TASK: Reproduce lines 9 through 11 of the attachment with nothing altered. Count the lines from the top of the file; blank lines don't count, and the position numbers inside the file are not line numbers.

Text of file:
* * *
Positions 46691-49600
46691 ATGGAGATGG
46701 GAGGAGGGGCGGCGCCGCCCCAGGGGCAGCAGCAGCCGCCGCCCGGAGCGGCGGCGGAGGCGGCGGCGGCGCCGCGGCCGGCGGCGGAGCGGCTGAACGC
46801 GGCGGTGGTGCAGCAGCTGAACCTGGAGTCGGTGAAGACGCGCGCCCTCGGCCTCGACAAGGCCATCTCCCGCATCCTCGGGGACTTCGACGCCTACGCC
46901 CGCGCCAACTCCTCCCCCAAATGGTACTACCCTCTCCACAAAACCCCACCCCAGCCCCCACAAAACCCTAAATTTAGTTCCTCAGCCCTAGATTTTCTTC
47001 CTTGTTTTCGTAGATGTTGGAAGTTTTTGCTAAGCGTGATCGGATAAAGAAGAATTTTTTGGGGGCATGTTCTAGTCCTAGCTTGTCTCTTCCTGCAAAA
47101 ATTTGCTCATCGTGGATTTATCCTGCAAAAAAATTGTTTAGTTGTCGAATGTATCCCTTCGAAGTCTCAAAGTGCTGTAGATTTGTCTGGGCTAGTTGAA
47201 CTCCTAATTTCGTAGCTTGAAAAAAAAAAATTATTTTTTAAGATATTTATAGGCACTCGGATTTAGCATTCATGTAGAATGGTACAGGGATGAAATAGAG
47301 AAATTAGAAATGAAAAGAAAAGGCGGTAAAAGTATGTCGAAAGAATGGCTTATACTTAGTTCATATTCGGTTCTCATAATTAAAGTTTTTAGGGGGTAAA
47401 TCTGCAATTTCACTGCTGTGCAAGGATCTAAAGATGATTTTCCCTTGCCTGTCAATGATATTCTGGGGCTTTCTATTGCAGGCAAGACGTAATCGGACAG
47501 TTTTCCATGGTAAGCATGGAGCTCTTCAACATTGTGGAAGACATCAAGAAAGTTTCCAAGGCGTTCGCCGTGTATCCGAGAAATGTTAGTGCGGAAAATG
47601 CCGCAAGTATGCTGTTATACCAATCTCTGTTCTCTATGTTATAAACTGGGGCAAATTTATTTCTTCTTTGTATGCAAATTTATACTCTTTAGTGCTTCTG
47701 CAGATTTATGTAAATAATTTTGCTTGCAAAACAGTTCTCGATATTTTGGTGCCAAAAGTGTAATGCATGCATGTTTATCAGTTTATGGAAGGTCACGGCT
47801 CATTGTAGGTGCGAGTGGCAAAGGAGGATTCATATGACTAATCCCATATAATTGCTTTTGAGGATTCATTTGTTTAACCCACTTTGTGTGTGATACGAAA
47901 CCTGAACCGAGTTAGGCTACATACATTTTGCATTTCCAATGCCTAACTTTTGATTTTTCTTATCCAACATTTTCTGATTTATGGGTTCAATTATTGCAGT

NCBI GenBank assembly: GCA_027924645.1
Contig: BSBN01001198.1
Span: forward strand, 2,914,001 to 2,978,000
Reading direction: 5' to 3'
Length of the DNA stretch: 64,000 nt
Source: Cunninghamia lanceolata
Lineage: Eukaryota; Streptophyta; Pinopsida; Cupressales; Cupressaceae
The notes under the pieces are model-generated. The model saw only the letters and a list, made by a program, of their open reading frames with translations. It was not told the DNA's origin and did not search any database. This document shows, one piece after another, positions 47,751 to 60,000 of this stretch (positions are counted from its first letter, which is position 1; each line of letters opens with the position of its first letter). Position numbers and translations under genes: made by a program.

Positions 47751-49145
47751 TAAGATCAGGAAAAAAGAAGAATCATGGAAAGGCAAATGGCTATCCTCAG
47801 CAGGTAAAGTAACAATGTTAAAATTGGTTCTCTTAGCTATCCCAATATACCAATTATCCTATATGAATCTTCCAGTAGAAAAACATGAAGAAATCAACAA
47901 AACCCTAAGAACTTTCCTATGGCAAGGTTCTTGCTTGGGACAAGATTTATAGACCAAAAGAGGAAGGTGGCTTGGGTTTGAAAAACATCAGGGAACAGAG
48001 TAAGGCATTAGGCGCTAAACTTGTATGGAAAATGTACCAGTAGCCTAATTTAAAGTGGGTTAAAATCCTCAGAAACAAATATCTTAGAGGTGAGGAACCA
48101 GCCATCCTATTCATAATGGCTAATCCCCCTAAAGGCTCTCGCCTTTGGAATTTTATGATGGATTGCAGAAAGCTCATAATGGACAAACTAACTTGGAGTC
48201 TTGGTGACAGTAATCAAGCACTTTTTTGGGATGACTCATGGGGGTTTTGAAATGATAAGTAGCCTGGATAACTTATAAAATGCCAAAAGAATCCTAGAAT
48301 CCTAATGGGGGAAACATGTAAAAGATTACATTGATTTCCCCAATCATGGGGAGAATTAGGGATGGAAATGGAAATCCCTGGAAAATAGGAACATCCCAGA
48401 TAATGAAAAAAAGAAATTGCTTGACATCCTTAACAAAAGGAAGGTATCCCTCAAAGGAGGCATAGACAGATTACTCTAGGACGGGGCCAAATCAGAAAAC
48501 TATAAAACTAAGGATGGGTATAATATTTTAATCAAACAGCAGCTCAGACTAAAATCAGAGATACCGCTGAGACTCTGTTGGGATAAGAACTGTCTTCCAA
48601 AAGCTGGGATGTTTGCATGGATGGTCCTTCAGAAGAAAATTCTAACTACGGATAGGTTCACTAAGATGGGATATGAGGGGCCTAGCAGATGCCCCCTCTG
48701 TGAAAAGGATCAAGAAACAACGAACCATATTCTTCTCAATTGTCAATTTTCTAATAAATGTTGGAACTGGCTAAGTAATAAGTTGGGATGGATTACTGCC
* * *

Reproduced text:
47301 AAATTAGAAATGAAAAGAAAAGGCGGTAAAAGTATGTCGAAAGAATGGCTTATACTTAGTTCATATTCGGTTCTCATAATTAAAGTTTTTAGGGGGTAAA
47401 TCTGCAATTTCACTGCTGTGCAAGGATCTAAAGATGATTTTCCCTTGCCTGTCAATGATATTCTGGGGCTTTCTATTGCAGGCAAGACGTAATCGGACAG
47501 TTTTCCATGGTAAGCATGGAGCTCTTCAACATTGTGGAAGACATCAAGAAAGTTTCCAAGGCGTTCGCCGTGTATCCGAGAAATGTTAGTGCGGAAAATG